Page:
A recommended follow-up activity for this professional development is to debrief the participants' experiences in implementing the DBQs they planned for in this activity.
Critical thinking capabilities are heightened when students are taught how to generate arguments, make thoughtful contributions to historical discourse, and evaluate and interpret multiple sources of information that contain conflicting perspectives (De La Paz, Ferretti, Wissinger, Yee, & MacArthur, 2012).
It is essential to prompt students with tasks such as formulating an argument or explanation from evidence in order to foster a deeper comprehension than that which comes from simple recall, description, or summarization (Wiley, Griffin, Steffens, & Britt, 2020).
Educators must scaffold this process as research suggests that, without instruction, most students struggle significantly when asked to use primary sources to construct an argument (De La Paz, et al., 2012). Modeling appropriate activities or tasks to develop an argument from evidence will benefit students who require additional instruction (Wiley, Griffin, Steffens, & Britt, 2020).
De La Paz, S., Ferretti, R., Wissinger, D., Yee, L., & MacArthur, C. (2012, Oct. 3). Adolescents' disciplinary use of evidence, argumentative strategies, and organizational structure in writing about historical controversies. Written Communication, 29(4), 412-454.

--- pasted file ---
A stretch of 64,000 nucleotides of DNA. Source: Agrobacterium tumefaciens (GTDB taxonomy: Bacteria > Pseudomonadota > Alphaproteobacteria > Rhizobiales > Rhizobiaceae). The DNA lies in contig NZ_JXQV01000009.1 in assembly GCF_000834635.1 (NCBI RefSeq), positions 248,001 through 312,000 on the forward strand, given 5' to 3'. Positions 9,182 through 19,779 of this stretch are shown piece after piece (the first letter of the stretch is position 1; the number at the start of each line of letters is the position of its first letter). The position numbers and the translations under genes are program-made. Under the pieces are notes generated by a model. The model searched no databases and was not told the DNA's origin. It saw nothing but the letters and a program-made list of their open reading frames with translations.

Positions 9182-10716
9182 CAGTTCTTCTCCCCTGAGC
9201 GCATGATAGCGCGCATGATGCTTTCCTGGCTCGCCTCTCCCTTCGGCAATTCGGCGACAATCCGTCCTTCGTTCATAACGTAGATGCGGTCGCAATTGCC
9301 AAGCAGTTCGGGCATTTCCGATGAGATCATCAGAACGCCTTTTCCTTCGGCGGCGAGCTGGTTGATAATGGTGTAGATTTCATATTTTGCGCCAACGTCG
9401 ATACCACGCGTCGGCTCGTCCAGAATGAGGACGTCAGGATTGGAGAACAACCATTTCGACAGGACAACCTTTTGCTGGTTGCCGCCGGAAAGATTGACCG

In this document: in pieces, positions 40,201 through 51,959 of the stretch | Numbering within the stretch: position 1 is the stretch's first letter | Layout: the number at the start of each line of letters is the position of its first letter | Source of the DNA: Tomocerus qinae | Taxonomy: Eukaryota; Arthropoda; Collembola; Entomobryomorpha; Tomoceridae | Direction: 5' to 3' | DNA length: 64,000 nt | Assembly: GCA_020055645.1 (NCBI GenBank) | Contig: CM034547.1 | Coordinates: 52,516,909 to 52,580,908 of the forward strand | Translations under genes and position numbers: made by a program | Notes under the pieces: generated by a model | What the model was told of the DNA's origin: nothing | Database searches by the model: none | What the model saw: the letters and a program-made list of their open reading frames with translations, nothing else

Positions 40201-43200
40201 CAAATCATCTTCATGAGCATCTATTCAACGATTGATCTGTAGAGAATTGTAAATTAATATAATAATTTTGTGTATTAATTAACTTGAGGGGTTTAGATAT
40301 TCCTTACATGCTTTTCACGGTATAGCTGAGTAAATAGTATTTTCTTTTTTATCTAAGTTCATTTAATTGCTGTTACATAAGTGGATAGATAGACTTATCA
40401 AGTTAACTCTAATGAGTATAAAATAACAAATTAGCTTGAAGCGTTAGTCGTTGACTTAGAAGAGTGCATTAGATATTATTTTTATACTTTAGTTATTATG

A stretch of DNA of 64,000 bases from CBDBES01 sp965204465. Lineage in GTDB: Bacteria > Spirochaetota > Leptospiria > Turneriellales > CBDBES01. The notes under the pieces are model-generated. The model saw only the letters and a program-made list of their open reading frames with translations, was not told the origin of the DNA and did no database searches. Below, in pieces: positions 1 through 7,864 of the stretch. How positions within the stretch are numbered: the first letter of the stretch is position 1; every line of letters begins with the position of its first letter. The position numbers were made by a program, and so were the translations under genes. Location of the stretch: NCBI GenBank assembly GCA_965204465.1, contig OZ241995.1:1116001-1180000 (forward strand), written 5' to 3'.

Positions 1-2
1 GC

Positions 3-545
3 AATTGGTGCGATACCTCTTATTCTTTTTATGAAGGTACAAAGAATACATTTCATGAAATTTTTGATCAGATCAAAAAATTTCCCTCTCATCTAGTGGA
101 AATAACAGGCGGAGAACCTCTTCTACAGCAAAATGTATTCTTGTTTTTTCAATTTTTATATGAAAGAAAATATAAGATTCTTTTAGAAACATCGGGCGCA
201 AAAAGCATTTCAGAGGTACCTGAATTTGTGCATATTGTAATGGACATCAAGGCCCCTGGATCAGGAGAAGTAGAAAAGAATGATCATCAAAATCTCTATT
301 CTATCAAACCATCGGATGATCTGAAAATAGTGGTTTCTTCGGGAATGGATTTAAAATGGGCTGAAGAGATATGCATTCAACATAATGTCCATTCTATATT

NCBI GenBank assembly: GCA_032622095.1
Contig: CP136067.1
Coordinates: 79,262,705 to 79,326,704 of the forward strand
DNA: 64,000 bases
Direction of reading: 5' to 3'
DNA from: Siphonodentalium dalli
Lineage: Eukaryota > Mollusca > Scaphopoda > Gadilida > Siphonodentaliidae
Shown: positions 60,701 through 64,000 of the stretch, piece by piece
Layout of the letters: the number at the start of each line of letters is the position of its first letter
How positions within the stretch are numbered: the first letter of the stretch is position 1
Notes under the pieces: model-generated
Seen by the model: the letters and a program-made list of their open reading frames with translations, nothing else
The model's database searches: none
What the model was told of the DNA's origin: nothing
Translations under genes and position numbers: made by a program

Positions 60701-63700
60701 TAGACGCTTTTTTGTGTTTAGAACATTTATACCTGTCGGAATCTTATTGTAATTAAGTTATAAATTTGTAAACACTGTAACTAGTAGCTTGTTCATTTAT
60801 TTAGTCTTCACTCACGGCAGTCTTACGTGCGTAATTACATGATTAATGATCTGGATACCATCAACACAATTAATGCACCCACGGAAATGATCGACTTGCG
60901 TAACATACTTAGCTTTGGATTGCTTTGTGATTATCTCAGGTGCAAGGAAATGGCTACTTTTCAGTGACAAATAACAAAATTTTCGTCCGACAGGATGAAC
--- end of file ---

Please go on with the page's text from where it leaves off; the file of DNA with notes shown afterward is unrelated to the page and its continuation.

Geralt. (n.d.). [Photograph]. Pixabay. https://pixabay.com/illustrations/usa-america-constitution-signing-1779925/
K20 Center. (n.d.). Claim, evidence, reasoning (CER). Strategies. https://learn.k20center.ou.edu/strategy/156
K20 Center. (n.d.). CUS and discuss. Strategies. https://learn.k20center.ou.edu/strategy/162
K20 Center. (n.d.). How am I feeling? What am I thinking? Strategies. https://learn.k20center.ou.edu/strategy/187
K20 Center. (n.d.). It's OPTIC-al. Strategies. https://learn.k20center.ou.edu/strategy/99
K20 Center. (n.d.). Stoplight stickies. Strategies. https://learn.k20center.ou.edu/strategy/92
K20 Center. (n.d.). Why-lighting. Strategies. https://learn.k20center.ou.edu/strategy/128
Library of Congress. (n.d.). Finding primary sources. Library of Congress. https://www.loc.gov/teachers/usingprimarysources/finding.html
Reisman, A. (2012, November 11). The ‘Document-Based Lesson': Bringing disciplinary inquiry into high school history classrooms with adolescent struggling readers. Journal of Curriculum Studies, 44:2, 233-264, DOI: 10.1080/00220272.2011.591436
Wiley, J., Griffin, T.D., Steffens, B., & Britt, M.A. (2020, Feb.). Epistemic beliefs about the value of integrating information across multiple documents in history. Learning and Instruction 65.